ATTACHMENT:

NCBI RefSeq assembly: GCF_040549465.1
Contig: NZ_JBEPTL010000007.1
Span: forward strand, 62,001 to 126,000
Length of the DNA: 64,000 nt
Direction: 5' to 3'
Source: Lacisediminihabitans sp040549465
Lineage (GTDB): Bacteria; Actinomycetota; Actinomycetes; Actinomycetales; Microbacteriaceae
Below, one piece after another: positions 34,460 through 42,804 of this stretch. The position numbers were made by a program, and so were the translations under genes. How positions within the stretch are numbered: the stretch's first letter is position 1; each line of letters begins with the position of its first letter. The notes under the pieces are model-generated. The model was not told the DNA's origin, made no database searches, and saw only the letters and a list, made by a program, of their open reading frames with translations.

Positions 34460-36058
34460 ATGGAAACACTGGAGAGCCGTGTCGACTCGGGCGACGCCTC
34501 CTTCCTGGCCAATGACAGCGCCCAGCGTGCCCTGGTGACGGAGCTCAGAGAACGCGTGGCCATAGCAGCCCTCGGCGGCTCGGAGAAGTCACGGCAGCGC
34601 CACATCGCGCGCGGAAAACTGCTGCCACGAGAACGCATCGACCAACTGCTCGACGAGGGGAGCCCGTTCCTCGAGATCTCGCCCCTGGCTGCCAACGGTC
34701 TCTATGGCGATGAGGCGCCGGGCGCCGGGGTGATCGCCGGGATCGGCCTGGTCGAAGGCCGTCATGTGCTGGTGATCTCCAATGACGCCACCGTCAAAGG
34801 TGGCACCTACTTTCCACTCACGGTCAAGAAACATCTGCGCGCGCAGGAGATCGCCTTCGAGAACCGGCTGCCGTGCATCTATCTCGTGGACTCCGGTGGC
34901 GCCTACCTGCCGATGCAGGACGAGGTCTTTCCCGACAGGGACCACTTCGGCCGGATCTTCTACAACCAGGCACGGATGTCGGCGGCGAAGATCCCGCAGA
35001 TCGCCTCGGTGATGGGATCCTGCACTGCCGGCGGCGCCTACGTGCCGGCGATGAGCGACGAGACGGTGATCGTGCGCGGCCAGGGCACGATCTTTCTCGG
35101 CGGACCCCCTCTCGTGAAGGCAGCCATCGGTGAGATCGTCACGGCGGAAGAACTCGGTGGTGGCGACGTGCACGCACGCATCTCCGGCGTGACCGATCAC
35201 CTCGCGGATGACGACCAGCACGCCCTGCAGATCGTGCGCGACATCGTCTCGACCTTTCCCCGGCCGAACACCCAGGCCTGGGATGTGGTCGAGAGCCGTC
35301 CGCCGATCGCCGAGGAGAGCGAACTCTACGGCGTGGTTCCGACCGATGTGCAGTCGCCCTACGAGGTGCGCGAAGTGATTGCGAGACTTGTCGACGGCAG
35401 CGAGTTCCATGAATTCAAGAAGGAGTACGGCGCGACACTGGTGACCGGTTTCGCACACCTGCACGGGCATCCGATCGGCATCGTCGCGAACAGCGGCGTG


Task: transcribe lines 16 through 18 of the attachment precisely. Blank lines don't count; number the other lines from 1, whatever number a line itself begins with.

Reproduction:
35001 TCGCCTCGGTGATGGGATCCTGCACTGCCGGCGGCGCCTACGTGCCGGCGATGAGCGACGAGACGGTGATCGTGCGCGGCCAGGGCACGATCTTTCTCGG
35101 CGGACCCCCTCTCGTGAAGGCAGCCATCGGTGAGATCGTCACGGCGGAAGAACTCGGTGGTGGCGACGTGCACGCACGCATCTCCGGCGTGACCGATCAC
35201 CTCGCGGATGACGACCAGCACGCCCTGCAGATCGTGCGCGACATCGTCTCGACCTTTCCCCGGCCGAACACCCAGGCCTGGGATGTGGTCGAGAGCCGTC